Evolution #1 – 2 ½ inch Ponn Conquest hose, 200 ft, solid bore nozzle with 1 1/8 tip
- Engine pressure of 80 PSI equaling 265 GPM
- As everyone knows, 2 ½ hose advancement is labor intensive and even with four well trained firefighters, the fatigue factor was still a concern
- Firefighters had to work extra hard to manage the kinks in the line. They were never successful in removing all the kinks and this was performed in a drill tower where the obstacles are far less than an actual building.
- Proper techniques were used by all especially by the nozzle man and back up firefighter
- General assessment of the evolution is that it was very tiring and all firefighters were winded, but of course they said what all firefighters say “But we got it!”
Kink management was difficult at best with the 2 ½ advancement. The hose team was never successful in managing all the kinks in the line. Keep in mind there were numerous pivot points for this advancement.
Evolutions #2 – 1 ¾ inch Ponn Conquest hose, 200 ft, solid bore nozzle with 1 1/8 tip
- Engine pressure of 140 PSI equaling 260 GPM
- Half the weight allowed the firefighters to move the line very easily, much quicker, and more efficient than the 2 ½.
- There was only 1 kink during the entire evolution which was easily corrected by a firefighter.
- Proper techniques were used by all especially the nozzle man and back up firefighter. This is a 1 ¾ line but absolutely has to be operated and staffed like a 2 ½ line when flowing 260 GPM.
- General assessment of the evolution is it was much easier to advance and the firefighters said they felt way less fatigued. They described it as no different than advancing any other 1 ¾ attack line. The nozzle man also stated that due to the smaller diameter of the 1 ¾ hose, he felt it was easier to hold and control the nozzle position.
Here are additional facts:
- Nozzle reaction for both the 1 ¾ and 2 ½ are virtually identical since the GPM and diameter of the nozzle are the same.
- Kink flow testing revealed that on average a kink in the 2 ½ hose would result in the flow decreasing from 265 GPM to 240 GPM.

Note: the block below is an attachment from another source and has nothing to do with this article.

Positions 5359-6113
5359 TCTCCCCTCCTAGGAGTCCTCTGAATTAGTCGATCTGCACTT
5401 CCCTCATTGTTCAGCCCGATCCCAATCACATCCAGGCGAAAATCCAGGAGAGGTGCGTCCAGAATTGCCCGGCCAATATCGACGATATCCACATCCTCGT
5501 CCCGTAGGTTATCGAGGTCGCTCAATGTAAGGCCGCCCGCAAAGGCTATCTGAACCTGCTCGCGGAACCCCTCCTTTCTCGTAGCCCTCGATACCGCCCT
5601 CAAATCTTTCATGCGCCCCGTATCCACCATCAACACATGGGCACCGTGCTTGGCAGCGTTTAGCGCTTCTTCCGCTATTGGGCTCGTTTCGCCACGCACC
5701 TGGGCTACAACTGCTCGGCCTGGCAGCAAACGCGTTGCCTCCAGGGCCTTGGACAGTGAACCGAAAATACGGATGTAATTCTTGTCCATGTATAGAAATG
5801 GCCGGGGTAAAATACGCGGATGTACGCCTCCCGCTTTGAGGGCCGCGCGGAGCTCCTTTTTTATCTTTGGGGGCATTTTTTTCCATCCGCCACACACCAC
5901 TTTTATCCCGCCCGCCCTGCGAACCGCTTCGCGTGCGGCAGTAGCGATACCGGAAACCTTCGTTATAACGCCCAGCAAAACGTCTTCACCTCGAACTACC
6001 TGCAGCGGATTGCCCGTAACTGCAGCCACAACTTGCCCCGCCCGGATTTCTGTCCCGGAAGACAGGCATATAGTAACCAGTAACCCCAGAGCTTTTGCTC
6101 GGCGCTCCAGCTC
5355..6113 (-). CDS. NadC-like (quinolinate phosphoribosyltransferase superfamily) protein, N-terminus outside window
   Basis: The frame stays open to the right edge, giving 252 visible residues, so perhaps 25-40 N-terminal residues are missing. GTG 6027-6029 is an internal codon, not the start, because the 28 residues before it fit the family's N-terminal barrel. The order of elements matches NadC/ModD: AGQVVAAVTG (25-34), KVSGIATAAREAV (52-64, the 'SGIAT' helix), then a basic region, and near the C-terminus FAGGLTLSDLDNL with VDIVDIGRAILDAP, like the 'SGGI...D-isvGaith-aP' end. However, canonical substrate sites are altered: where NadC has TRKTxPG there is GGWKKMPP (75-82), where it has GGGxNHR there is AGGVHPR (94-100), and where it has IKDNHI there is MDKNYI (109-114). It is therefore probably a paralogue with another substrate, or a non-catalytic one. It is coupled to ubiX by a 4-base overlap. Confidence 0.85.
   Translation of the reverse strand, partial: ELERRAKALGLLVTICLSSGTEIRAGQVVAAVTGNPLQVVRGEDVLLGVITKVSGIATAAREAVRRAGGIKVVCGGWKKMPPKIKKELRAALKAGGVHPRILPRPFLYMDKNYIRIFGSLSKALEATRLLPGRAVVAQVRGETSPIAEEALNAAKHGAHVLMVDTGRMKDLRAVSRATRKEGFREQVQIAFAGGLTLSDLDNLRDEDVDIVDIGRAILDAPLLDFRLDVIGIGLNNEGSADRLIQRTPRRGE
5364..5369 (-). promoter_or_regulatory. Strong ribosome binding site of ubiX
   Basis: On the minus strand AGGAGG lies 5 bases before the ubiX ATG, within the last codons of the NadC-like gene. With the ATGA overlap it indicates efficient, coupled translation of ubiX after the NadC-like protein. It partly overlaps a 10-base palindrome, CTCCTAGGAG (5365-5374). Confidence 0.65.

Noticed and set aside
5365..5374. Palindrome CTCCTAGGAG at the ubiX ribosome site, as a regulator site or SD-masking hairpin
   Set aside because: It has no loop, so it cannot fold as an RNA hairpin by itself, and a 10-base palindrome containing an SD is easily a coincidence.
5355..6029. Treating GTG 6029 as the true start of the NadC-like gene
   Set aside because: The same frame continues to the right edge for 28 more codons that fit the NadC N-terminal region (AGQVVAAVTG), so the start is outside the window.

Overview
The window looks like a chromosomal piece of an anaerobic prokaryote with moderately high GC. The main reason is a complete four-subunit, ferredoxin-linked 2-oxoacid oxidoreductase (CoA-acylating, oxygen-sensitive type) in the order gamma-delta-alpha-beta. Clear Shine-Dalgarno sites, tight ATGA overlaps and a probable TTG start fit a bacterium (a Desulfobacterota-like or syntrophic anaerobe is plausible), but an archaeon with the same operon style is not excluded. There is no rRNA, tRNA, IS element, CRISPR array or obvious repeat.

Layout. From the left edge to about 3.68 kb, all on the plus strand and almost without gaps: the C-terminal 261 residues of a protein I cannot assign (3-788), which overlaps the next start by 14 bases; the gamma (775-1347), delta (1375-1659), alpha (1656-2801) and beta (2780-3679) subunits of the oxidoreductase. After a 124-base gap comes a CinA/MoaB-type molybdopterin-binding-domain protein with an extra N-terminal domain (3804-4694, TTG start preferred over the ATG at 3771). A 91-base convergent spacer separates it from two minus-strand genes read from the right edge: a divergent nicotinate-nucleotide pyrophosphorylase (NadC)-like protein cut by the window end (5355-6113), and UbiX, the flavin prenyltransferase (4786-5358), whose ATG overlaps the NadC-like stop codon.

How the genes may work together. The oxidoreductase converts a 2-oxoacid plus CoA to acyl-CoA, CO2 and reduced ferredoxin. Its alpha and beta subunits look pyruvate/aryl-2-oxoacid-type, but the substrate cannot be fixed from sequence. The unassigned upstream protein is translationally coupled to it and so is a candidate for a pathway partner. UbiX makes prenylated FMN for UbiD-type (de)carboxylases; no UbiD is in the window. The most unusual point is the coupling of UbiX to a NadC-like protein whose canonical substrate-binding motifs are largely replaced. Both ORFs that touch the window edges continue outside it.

- Kink flow testing revealed that on average a kink in the 1 ¾ hose would result in the flow decreasing from 260 GPM to 210 GPM. The significant decrease is obviously due to the amount of water flowing through a smaller diameter hose.
- 2 ½ hose was guaranteed to kink, 4 firefighters could not manage all the kinks resulting in a decrease average flow of GPM.
- 1 ¾ hose was extremely difficult to kink due to the high pump pressure. Only one kink that was corrected easily and quickly. The average GPM was around 250-260.
- Low friction loss hose was used (Ponn Conquest). Anyone who is a student of the fire service understands the actual diameter of this hose is slightly larger that standard hose (or slightly larger than what the manufactures actually advertises it as); however, manageability of the low friction loss hose vs the standard hose is identical.
- High pump pressure had no negative bearing on advancement or operation of hose
- The nozzle man has the same range of motion with the 1 ¾ line as the 2 ½ line
- Reach, penetration of the fire stream of each was identical
Advantages of the 1 ¾ option
- Literally ½ weight in comparison to 2 ½
- Nozzle controllability was the same if not better with the 1 ¾
- Line advances easier, faster, and more efficient
- Fatigue factor was much less that 2 ½
- Average GPM was greater than the 2 ½ (kink factor)
Disadvantages and limitations to the 1 ¾ high flow set up
- It is likely that anything over 200 ft of 1 ¾ set up will not work due to high friction loss factors.
- This should not be considered in high rise fires due to high friction loss factors. This would include most if not all standpipe operations.
- If the 1 ¾ nozzle is operated too far out in front of the nozzle man, a serious “whipping or snapping” action of nozzle can occur. This is easily controlled by proper nozzle control and operation.
A quick special thanks to my guys that insisted I take a look at this. Fort Walton Beach Fire Department Engine Company 7– Acting Captain Justin Westmoreland, Engineer Mark Birchett, and Firefighter Brandon Waterhouse.
The testing we performed was much more comprehensive than what this article shows, but in an effort to make it brief and a quick read I stuck the meat and potatoes of the issue. In no way am I implying that we in the fire service move away from use of 2 ½ hose for large fire or commercial fire attack. However, the numbers and facts speak volumes that I believe are worthy of evaluating. If you think about it, this is no different from the evolution of 1 inch hose, to 1 ½ hose, to 1 ¾ hose, to low friction loss hose which now allows us to flow larger volumes of water under manageable conditions. I do buy into the concept of limiting your nozzle reaction and insuring you have a manageable line so the nozzle is ALWAYS operated properly during significant fire conditions-nozzle all the way open. This is why this 1 ¾ set up absolutely has to be operated as if it is a 2 ½ line insuring adequate staffing to insure correct deployment and operation.
So I beg the question….what are we missing here? What’s your thoughts and/or experiences with high flow, smaller diameter hose? Should this be a viable option for large fire attack?